- More than 6 million downloads already
- The largest open-source project by the German government
- The "ideal app" for Germany
Germany’s IT industry delivers: After just 50 days, the German government’s Corona Warn app was ready to go and has been available to download from both the Apple App Store and the Google Play Store since the evening of June 15. The app has already been downloaded over six million times since then. The app was created in close collaboration between SAP and Deutsche Telekom, along with other partners. The two companies developed the app under an open-source approach. The development of the program coding could be followed continuously on the GitHub developer platform. Experts could monitor the development status at all times. As a result, every line of code is transparent for the general public. Over the course of the app development, more than 109,000 individual visitors viewed the coding and there were some 7,250 contributions from community and project team members. It’s hard to imagine how a software project of such crucial importance could have been developed more transparently. The Corona Warn app is the largest open-source project ever carried out on behalf of the German government.
With this app, Deutsche Telekom, with the new “Digital Solutions” division of T-Systems, and SAP have digitalized a process for the successful interruption of infection chains with regard to the COVID-19 pandemic: from possible infection to the warning of potentially exposed contact persons and from smartphone to testing lab. The user experience – operation, data privacy, and hotline integration – was always the focus of development. The Corona Warn app, which was ordered by the German government, is one of the first European apps to be based on the current specifications of the Exposure Notification Framework provided by Apple and Google. This enables users of Android-based smartphones and iPhones to run the app on their devices in the background, while continuing to use their favorite apps at the same time.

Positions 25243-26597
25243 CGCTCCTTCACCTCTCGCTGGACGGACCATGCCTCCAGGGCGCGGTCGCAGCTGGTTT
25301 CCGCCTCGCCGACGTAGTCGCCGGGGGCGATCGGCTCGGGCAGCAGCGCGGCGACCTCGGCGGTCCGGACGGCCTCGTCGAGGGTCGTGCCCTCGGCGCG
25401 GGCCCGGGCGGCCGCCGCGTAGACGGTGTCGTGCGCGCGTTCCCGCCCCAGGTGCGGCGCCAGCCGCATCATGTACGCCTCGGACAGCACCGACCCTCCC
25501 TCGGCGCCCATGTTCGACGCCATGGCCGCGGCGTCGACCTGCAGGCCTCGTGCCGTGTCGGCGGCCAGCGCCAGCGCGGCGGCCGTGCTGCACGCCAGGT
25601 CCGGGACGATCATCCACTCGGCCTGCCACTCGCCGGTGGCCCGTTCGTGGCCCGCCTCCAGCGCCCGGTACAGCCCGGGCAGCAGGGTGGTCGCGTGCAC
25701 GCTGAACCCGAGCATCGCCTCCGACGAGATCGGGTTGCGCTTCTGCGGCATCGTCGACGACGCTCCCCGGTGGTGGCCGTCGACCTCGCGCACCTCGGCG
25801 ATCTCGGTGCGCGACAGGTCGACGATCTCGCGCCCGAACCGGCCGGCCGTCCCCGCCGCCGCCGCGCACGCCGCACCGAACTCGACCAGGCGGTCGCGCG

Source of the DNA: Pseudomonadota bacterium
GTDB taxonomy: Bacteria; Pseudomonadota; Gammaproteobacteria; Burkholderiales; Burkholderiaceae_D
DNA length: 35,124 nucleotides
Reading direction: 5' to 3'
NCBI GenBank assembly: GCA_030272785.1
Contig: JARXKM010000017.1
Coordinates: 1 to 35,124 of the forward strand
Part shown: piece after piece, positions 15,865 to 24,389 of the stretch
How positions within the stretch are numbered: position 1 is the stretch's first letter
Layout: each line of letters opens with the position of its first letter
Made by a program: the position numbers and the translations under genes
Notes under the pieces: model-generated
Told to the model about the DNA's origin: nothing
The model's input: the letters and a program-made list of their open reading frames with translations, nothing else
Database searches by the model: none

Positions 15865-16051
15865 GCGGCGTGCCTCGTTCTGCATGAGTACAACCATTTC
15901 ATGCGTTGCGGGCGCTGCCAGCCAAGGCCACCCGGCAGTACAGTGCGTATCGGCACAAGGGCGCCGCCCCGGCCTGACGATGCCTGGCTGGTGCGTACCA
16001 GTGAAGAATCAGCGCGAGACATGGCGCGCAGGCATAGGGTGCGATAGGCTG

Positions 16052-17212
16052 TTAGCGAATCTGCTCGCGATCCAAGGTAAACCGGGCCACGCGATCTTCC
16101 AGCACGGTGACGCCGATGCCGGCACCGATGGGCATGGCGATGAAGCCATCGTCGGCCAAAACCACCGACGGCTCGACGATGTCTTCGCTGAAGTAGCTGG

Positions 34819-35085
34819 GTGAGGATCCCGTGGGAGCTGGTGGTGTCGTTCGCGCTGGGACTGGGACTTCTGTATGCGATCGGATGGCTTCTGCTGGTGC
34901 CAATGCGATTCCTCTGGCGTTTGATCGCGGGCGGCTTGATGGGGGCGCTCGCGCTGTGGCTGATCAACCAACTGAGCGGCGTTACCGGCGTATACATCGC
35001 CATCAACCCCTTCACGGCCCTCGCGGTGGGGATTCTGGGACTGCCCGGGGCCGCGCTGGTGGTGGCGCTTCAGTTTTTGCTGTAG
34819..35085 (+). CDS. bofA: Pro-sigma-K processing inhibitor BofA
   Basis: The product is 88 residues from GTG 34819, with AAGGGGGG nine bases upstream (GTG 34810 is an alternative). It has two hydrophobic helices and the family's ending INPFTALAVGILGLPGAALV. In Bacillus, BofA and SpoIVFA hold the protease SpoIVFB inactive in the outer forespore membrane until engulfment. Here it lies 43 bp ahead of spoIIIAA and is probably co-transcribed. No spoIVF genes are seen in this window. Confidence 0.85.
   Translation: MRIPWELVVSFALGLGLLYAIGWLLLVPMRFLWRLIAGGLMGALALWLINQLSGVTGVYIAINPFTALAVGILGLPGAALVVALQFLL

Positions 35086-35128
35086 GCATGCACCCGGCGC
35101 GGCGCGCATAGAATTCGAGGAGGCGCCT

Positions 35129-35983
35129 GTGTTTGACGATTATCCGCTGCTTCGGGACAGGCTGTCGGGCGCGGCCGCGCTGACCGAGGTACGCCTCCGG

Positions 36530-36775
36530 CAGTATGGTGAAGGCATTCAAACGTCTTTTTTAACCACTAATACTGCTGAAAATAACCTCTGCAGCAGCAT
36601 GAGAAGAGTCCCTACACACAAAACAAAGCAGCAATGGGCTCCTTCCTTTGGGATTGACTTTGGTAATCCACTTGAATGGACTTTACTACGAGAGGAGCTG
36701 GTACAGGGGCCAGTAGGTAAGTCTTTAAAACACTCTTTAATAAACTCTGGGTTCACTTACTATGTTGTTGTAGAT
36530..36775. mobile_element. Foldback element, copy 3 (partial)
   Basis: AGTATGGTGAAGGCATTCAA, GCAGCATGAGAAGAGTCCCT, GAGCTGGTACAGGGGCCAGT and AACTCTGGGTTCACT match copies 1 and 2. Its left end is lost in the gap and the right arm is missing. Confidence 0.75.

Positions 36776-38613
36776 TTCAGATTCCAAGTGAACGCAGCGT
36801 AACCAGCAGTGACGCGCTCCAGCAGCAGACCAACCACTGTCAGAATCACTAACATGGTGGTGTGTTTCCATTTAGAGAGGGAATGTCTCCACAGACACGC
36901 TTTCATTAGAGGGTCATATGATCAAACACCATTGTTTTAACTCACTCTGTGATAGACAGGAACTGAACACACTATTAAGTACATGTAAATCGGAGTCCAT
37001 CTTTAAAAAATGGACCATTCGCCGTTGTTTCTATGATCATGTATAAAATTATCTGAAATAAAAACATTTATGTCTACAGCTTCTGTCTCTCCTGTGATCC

Aspects of data privacy and data security, in particular, were covered in close collaboration with key public institutions like the German Federal Office for Information Security (BSI) and Germany’s Federal Data Protection Commissioner (BfDI). The app does not require users to enter any personal data at all. The Corona Warn app does not need information like name, age, or address, nor does it track user locations. The app only shares randomly generated keys when two smartphones get in close proximity of each other for a certain period of time. The keys from the recorded encounters are saved directly on the users’ smartphones. It is not possible to determine which device is behind a particular key, because the keys are encrypted. The BSI has determined that the source code has a very high level of quality. The developer team has followed recognized best practices for software architecture, programming style, and software security. All critical vulnerabilities identified by the BSI over the course of the open-source development process were eliminated quickly.
The “ideal app” for Germany
Decentralized, voluntary, and without user identifiability – according to the Nuremberg Institute for Market Decisions, these are the most important characteristics Germans want from a coronavirus tracing app. The Corona Warn app developed by Deutsche Telekom and SAP on behalf of the German government meets all of these demands. The two companies worked together to create a digital solution that takes the general public’s desire for privacy into account in the battle against the COVID-19 pandemic.
Prime example of a collaborative partnership at the highest level
“With the Corona Warn app, we have shown that we can create digital solutions ‘Made in Germany’ as partners, even under challenging conditions – and do it quickly, yet securely for millions of private users,” says Adel al-Saleh, CEO of T-Systems.
"The project team worked closely together to develop an app in record time that will help us interrupt the infection chains of the coronavirus. The engagement on the GitHub open-source platform was outstanding and a clear sign of the lively software engineering culture in Germany,” adds Jürgen Müller, Chief Technology Officer and SAP SE Executive Board member. “The important thing now is to encourage as many people as possible to use the app.”
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